Europeans can be a cynical lot. They complain about the creeping bureaucracy of the EU’s institutions. They complain about the generous expenses of European Parliament legislators and their insane and costly shuttling between Brussels and Strasbourg to attend parliamentary sessions. When they look outside Europe, they complain about U.S. President Donald Trump, especially the way he is confronting China over its trade practices and Iran over its nuclear ambitions.

Now is the chance for adult citizens who make up part of the EU’s 513 million–strong population to do something about this whining. On May 23–26 voters in all 28 EU member states will elect new members of the European Parliament. The populist movements think they have the answers: less Brussels, more sovereignty, and closed borders—not to mention harsher rule of law.

Judy Dempsey
Dempsey is a nonresident senior fellow at Carnegie Europe and editor in chief of Strategic Europe.
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One of those movements, the far-right Freedom Party of Austria (FPÖ), has punctured that confidence. A sting operation showed Heinz-Christian Strache, then Austrian vice-chancellor and FPÖ leader, promising back in 2017 to an alleged niece of a Russian oligarch the chance to buy a clutch of state holdings plus a share in the mass-circulation daily Kronen Zeitung. The aim was to boost the financial and political strength of the FPÖ, which is an ally of Russian President Vladimir Putin’s United Russia party.

Chancellor Sebastian Kurz, who had hoped to prove his conservative Austrian People’s Party could govern with such a far-right party (with Nazi credentials), has now washed his hands of this undisguised pro-Russian coalition partner.

The affair has provided a distraction in the run-up to the European Parliament elections. Some pundits argue this is a blow to Russian interference and the ability of populist movements to band together and become a cohesive force in the newly elected parliament. Others add this is a fillip for the Liberals and Greens, who are expected to do well as they campaign on reining in climate change, an issue taken up by other parties.

Climate change is hugely important. But there is something just as urgent that leaders across Europe need to talk about. This is the necessity to think and act strategically if Europeans are to defend their political, economic, and trade interests. This means taking an unjaundiced look at the condition of the transatlantic relationship, the role of China, and the persistent menacing interference of Russia in the EU.

The transatlantic relationship must take precedence. What happens to NATO fundamentally affects Russia’s and China’s roles in Europe. For all the talk about the EU having its own army or the Europeans wanting strategic autonomy, a new report by the International Institute for Strategic Studies (IISS) debunks these half-baked notions. Instead, the authors provide a much-needed sober assessment about what the European allies need to do if the United States leaves NATO.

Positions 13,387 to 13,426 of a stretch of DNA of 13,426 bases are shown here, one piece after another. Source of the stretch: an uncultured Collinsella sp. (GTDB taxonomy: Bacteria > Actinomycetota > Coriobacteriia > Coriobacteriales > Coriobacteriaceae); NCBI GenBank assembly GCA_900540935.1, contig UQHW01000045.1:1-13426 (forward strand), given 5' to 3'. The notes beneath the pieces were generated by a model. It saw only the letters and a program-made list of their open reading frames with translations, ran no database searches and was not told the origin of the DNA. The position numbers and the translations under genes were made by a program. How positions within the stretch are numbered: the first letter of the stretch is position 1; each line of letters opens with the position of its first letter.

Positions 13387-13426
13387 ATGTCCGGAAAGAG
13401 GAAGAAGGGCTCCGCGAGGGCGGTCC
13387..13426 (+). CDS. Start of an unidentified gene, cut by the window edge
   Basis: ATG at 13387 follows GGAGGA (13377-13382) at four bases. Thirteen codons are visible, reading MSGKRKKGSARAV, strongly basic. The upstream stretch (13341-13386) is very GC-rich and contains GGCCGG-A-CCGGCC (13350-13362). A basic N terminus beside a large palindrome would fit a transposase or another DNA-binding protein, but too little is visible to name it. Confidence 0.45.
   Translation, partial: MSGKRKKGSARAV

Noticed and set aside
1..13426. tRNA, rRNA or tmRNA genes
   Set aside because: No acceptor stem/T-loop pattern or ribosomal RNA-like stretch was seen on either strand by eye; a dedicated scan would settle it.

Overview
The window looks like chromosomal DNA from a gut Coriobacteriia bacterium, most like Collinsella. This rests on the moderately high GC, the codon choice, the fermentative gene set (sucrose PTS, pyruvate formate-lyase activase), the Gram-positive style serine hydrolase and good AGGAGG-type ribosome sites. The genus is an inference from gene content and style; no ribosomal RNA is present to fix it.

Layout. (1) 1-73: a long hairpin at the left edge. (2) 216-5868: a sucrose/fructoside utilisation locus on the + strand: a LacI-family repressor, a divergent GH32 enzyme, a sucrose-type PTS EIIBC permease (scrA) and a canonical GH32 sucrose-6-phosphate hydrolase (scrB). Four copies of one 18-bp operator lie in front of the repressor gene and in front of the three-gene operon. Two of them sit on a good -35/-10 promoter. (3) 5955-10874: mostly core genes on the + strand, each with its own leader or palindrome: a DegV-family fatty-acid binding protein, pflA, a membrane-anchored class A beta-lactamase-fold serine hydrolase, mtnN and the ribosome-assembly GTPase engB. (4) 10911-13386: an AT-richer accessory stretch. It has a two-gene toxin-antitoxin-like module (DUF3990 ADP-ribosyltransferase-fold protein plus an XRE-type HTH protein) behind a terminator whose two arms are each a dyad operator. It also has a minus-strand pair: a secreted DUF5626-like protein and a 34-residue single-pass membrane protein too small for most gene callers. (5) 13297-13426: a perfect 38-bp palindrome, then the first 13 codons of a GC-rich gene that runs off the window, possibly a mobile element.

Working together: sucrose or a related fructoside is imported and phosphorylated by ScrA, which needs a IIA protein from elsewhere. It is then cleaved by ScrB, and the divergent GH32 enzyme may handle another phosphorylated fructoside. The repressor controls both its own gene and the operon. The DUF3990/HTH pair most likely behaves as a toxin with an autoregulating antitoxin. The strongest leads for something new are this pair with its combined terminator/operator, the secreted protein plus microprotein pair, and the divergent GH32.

Until now, with few exceptions, the Europeans have been unaware, or have taken for granted, that the United States has protected global sea lines of communication (SLOCs). Either through NATO or outside the alliance, the United States has been indispensable for protecting Europe’s trade. Similarly, it is the U.S.-led NATO that continues to defend European NATO territory against a state-level military attack.

But what would happen to European security if the United States were to quit NATO as Washington focuses on China as its main strategic competitor?

IISS sets out the scenario. The costs wouldn’t come cheap. “European members would have to invest between US$288bn and US$357bn to fill the capability gaps generated by this scenario,” states the report. The Europeans, with the Canadians, would need to establish a NATO-Europe force level that could prevail in a limited regional war in Europe but not a full-scale continental war. In short, the debate needs to focus on capabilities to tackle the threats to European security, “rather than on institutional engineering”—a dig at simplistic discussions about an EU army.

And even if the European NATO members got their act together over capabilities, “the recapitalisation across the military domains would take up to 20 years” if the funding were available. As the IISS report explains, this is because the Europeans are hampered by limited production capacity in addition to challenges of recruitment, training, and operational capability.

So how does this report feed into the outcome of the European Parliament elections and the horse-trading that will ensue in the following months to pick the next leaders of the EU’s institutions? It’s about Europeans understanding that with or without the United States in NATO, they have to grasp that their way of life will be jeopardized if they do not take security and defense seriously. SLOCs can be easily disrupted—by Iran in the Strait of Hormuz or by China in the South China Sea.

But are European leaders planning strategically for how to react if global trade is disrupted? Are they militarily prepared to defend their Eastern flank if Russia takes advantage of a United States turning away from NATO? The answer to both is no. That is why Europe is vulnerable. But don’t expect the bloc’s leaders or those running for the European Parliament to tell voters that the peace project established after 1945 and underpinned by the United States needs to be defended.